Memorial Day is on Monday, May 29th. It’s a day to stop and reflect on all those who have fought for our freedom and country. Across all types of wars and conflicts, they have been on the front lines, putting their courage to work on our behalf.
While we miss these loved ones, Memorial Day is a special time to remember that their deaths were not in vain. Many people take this time to visit the graves of soldiers and pay their respects. It can be a solemn experience, but it can also be a positive one that reminds us of how fortunate we are to have such incredible people defend our country.
Death of a Soldier…At Home
There are times, however, that the loss of a soldier comes in other very unfortunate ways. Take, for example, one family that came to our foundation for grief assistance. Their son, who had numerous tours of duty in Afghanistan and Iraq and who managed to survive the threat of insurgents and IUDs, came home only to be killed in a car crash.
It was a devastating experience for those he left behind, including his parents, his wife, and children. After all, the idea that their loved one came home safe from the horror of war only to die when a drunk driver crashed into his vehicle, was very difficult to reconcile.
Sadness and Anger
Grief is not an easy set of emotions to get through. Yet, losses like the soldier being killed in a crash caused by a drunk driver involve a further swirl of feelings. This includes a heavy dose of anger and frustration. It’s unfathomable just how unfair this loss was because of the poor choices of an individual who decided to drink and drive. There can be feelings of revenge and hurt. The pain can be so unbearable that it can literally swallow a person whole.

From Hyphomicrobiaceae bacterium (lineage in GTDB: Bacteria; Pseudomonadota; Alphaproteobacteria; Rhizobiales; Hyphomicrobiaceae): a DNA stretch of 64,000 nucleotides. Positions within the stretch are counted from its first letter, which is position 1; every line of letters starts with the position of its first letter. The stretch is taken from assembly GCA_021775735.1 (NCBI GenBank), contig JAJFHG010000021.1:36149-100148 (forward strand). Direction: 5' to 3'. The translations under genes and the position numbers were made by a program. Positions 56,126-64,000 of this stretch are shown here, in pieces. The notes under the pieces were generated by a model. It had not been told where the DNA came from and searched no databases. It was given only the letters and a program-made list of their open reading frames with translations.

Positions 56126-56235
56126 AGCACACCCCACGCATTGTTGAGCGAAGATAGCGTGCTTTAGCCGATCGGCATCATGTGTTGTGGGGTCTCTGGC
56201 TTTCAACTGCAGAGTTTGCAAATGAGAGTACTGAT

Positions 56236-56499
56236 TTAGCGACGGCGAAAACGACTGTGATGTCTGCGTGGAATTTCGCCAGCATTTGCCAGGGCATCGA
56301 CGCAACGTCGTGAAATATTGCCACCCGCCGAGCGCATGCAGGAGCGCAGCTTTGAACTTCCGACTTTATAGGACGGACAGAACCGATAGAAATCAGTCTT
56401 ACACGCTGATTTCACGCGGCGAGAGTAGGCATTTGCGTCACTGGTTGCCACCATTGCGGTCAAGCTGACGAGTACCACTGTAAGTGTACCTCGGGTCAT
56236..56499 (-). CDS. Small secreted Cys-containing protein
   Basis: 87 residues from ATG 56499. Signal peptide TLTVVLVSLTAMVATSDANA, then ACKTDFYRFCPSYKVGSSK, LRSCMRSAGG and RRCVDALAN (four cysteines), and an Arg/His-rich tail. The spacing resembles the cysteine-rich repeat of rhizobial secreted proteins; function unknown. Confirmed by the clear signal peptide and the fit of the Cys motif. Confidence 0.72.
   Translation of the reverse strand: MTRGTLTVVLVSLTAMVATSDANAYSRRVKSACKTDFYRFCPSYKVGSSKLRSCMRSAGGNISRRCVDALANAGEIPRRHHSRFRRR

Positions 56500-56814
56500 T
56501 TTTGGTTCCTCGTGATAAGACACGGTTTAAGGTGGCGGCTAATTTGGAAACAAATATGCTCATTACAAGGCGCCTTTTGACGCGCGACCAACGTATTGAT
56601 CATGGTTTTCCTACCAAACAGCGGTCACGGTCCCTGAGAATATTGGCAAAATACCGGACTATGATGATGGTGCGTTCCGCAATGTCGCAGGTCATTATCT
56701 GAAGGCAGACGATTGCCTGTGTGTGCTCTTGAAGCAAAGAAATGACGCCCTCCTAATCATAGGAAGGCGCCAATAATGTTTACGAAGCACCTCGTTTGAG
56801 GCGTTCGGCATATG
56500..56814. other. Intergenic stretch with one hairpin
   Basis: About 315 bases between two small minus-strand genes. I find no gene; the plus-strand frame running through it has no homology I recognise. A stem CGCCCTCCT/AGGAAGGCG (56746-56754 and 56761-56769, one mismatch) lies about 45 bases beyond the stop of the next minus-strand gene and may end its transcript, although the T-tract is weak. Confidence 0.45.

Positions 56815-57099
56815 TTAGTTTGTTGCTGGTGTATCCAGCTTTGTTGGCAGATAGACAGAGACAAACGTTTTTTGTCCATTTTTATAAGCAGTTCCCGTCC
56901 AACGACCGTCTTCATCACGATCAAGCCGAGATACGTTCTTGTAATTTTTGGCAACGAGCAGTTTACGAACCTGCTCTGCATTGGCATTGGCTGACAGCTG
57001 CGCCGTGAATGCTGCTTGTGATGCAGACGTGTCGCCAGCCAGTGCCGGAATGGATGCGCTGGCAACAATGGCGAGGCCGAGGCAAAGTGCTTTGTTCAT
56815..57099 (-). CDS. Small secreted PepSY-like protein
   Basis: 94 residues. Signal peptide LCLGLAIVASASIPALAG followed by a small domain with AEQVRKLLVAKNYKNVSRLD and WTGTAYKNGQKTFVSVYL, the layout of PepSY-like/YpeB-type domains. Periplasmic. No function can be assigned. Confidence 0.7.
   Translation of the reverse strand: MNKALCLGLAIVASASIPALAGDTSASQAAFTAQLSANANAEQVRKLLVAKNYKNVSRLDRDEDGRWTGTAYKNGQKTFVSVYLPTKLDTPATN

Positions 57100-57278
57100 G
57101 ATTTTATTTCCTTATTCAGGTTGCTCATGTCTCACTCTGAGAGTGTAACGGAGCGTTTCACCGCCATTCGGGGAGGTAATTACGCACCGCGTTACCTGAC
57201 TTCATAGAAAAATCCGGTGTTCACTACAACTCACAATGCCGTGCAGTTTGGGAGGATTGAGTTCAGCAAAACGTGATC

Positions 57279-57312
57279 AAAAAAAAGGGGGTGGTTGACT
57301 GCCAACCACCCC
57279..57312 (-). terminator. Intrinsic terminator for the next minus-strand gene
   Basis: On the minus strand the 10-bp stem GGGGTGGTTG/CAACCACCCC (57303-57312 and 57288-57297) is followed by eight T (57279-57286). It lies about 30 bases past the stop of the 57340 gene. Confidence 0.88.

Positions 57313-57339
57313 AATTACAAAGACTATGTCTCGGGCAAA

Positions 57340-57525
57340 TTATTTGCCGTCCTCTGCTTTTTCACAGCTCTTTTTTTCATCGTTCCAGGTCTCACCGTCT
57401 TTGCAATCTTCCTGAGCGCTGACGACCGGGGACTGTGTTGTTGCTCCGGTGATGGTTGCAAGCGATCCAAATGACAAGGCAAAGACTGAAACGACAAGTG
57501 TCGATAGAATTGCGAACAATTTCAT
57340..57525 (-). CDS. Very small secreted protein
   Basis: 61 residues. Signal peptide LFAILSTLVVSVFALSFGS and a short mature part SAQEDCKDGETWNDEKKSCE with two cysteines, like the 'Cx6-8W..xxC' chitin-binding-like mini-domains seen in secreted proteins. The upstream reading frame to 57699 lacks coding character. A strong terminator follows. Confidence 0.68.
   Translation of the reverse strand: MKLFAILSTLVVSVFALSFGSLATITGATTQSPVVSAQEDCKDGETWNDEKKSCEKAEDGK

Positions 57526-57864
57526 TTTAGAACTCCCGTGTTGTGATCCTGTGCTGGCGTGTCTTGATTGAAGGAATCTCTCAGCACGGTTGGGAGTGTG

Coping with Grief Over Your Soldier
When these types of situations occur, there are some things to remember that can help you cope with this grieving process:
- Know that the shock, disbelief and deep sadness you are experiencing are normal responses. If you cannot function, reach out to professionals. They can provide you with coping strategies that help overcome the insurmountable loss.
- Consider meeting with others who have lost loved ones to drunk drivers. They know exactly what you are going through, which can provide comfort.
- The process can be dragged out further by participating in a court case. It can be difficult to continually relive the whole experience throughout the trial. The anger and sadness may return, again and again, in waves. Continue to work with a grief counselor throughout this time. They can offer good tips on controlling those emotions in what can be a very tumultuous time.
- Focus on your family and hold them close to you. They need you just as much you need them. The love and closeness can heal the loss. It’s important to carry on with your life as your lost loved one would want you to do.
- Work with others who have lost their soldiers. The healing process can be aided by helping others with their loss. Conversations and support are mutually beneficial. There are organizations that need volunteers when you are ready to participate.
Respect for Our Fallen
On this Memorial Day, whether you have lost a soldier to war, a car crash, or some other senseless situation, remember the good times. Your life has been enriched by their presence. Many others deeply respect their service to our country and are happy they touched so many lives.